Dollar Climbs on Signs the U.S. Is Doing Better Than the Rest of the World

(Bloomberg) -- The dollar climbed Tuesday as investors snapped up American stocks and bonds, with concerns about the European economy helping to underpin appetite for the relative safety of the U.S. currency.

The Bloomberg Dollar Spot Index rose as much as 0.5 percent to the highest level since March 8 as the greenback advanced against all of its Group-of-10 counterparts except the Japanese yen, which is also often seen as a haven. The move came as better-than-anticipated U.S. corporate earnings helped drive the S&P 500 index of stocks above its highest-ever closing level, while benchmark equity gauges in Europe and much of Asia rose by less.

The dollar’s gain also follows disappointing data on European consumer confidence and comes ahead of U.S. growth figures this Friday that are predicted to show the economy humming along at an annualized pace of around 2.2 percent. The prospect of increasing divergence between the outlook for the U.S. and the rest of the world buoyed the greenback even as the market continues to price in interest-rate cuts from the Federal Reserve and Treasuries rallied. While the Fed has signaled that it doesn’t intend to hike this year, it’s seen as less dovish than many other global central banks, and there is a risk that current market bets for easing are dialed back.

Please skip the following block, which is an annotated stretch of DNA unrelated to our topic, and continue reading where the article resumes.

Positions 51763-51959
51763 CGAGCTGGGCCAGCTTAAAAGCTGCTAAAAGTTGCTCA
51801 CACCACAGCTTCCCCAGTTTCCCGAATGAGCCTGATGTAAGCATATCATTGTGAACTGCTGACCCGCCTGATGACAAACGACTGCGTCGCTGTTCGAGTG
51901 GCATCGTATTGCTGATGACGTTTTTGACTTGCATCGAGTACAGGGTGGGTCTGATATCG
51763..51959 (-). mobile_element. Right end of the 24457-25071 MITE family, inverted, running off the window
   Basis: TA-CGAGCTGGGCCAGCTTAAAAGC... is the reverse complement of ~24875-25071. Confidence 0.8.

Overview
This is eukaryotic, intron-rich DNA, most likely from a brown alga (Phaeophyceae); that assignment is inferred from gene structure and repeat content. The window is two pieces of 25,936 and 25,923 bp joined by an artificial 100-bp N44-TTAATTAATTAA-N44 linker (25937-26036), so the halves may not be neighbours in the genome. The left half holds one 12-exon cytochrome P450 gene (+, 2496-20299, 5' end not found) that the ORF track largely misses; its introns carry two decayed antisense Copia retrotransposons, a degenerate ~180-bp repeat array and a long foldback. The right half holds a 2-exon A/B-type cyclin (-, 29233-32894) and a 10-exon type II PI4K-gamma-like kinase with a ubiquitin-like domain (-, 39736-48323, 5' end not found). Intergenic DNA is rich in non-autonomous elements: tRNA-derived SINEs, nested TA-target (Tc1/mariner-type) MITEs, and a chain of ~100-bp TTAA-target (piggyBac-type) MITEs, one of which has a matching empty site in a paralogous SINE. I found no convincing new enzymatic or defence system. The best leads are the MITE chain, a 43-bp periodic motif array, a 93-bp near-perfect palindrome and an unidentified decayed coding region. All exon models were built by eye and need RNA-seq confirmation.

The market pricing in a rate cut is “a little pessimistic,” said Brendan McKenna, a strategist at Wells Fargo & Co. in New York. If the data beats expectations, it may “cause a repricing in the market” and push sentiment about the Fed more towards neutral, rather than a rate cut.

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